How to Build Your Own PC
If you are interested in knowing how to build your own computer, then you don't need to search any further. The following paragraphs tell you how to build your own PC. Building your own computer is cheaper than buying one off the shelf. Most per-built computers are made with OEM (original equipment manufacturer) components, which are not of high quality. On the other hand, when you build your own PC, you can choose brand-name parts that are of high quality. But the manufacturer of a per-built computer can offer you support, if you have a problem; which is not the case, if you build the computer.
Building your own computer
Before starting to assemble the computer, you should wear a wrist strap because static electricity can damage the parts of the computer. The ground wire should be connected to the wall outlet. You will need a screwdriver and screws to build your own computer.
So, how to build your own computer from scratch? The first step is to remove the cover from the computer case. Clean the case and remove any dust from the power supply. You should install the power supply, so that the fan side points to the outside, and the wires side points to the inside of the case. Set the voltage of the power supply to 120 volts, if you are in the United States, or to 220 volts if you are outside the US. If you have an ATX case, you will need an ATX power supply.
There are two brands of processors available today: the AMD Phenom line and the Intel Core line. The Intel Core i7 is the most advanced processor in the market nowadays, and it is suitable for 3D gaming and video editing. The Intel Core 2 Duo processor is good enough, if you want to just use productivity software such as Microsoft Office.
You should install the components on to the motherboard, before you install the motherboard in the case. Sometimes, the processor comes with a cooling fan and a heat sink attached. Intel uses Socket B for its Intel Core i7 processors, while AMD uses Socket AM3 for its AMD Phenom II processors. Next, drop the processor into the socket. This should require no pressure, if the processor is oriented right.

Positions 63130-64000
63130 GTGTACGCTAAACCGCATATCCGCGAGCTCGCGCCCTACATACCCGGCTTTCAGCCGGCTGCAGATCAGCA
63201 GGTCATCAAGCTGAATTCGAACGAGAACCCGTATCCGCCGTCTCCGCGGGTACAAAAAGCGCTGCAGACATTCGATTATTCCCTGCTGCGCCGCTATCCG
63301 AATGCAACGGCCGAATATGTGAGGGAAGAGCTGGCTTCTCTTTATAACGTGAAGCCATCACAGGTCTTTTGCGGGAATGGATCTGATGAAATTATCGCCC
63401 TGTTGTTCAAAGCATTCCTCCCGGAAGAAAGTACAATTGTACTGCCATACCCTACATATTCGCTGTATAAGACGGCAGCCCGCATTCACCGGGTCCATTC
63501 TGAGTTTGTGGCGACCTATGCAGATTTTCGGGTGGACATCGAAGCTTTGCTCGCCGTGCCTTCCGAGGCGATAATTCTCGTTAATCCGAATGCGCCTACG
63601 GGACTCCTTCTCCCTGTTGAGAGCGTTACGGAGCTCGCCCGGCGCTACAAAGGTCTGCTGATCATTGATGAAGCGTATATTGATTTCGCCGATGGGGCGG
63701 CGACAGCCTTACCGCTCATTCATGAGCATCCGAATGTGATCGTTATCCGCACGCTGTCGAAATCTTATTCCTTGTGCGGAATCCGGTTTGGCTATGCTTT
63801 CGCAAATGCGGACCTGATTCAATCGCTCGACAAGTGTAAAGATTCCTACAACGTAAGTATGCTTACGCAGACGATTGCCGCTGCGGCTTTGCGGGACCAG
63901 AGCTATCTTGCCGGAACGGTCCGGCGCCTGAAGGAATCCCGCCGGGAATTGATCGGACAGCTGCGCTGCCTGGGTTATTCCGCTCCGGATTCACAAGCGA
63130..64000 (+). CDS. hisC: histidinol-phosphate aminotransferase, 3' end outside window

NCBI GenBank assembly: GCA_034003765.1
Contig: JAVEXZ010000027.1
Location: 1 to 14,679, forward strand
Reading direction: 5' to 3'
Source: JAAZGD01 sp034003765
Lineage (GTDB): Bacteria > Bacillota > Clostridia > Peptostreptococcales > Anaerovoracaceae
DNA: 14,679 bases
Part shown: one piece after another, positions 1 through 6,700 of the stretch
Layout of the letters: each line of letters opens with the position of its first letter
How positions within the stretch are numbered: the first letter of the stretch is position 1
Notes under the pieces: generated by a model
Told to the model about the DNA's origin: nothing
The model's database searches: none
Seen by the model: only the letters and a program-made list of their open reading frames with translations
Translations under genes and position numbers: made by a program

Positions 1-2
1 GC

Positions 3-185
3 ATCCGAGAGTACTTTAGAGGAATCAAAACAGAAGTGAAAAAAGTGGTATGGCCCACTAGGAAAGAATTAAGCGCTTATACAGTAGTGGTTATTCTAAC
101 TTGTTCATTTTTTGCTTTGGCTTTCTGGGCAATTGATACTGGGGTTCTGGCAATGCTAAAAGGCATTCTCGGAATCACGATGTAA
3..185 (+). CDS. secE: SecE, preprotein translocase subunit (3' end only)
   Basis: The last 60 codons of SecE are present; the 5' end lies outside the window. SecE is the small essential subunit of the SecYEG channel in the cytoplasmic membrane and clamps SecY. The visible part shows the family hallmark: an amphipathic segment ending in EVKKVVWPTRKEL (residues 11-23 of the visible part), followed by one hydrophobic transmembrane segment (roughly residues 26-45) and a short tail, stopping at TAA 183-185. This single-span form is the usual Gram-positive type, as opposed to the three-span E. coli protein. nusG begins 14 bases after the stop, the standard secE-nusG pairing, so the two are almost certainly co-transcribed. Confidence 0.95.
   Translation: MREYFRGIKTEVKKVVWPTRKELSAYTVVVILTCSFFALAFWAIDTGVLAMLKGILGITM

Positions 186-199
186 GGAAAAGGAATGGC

The next step in building your own computer is installing the heat sink on top of the processor. Place a thermal pad on the bottom of the heat sink. Instead of the thermal pad, you can apply some heat sink compound on top of the processor. Most motherboards have two or four memory slots. The memory modules, which may be DDR SDRAM (double data rate synchronous dynamic random access memory) or the faster DDR2 SDRAM, go into the DIMM (Dual Inline Memory Module) slots. Mount the motherboard on the cover plate, and screw the standoffs into the holes.
A PCI Express video card is better and more popular than an AGP video card. The cheapest option is to buy a motherboard with on-board video. Gamers will either want the NVIDIA GeForce or the ATI Radeon video card. The hard drive can be SCSI (Small Computer System Interface) or ATA (Advanced Technology Attachment). The latter can further be divided into SATA (Serial ATA) or PATA (Parallel ATA). A PATA drive, which is also called an IDE (Integrated Drive Electronics) drive, is slower than a SATA hard drive. The size of the hard drive is always going up, with even 1 terabyte (TB) models available. The cache size of the hard drive can be 16 MB or 32 MB. The rotation speed of the hard drive is usually 7200 revolutions per minute (rpm). An optical drive can be a CD drive or a DVD drive. If a CD drive has a speed of 52x, then it has a read speed of 7800 kilobytes per second. If a DVD drive has a speed of 16x, then it has a read speed of 21600 kilobytes per second. A CD drive has a different write speeds for CD-R and CD-RW.
The last step is configuring the BIOS settings for the date and time, so that your computer is up and running. Now that you know how to build your own PC, you can assemble one so that you can use it for work and play.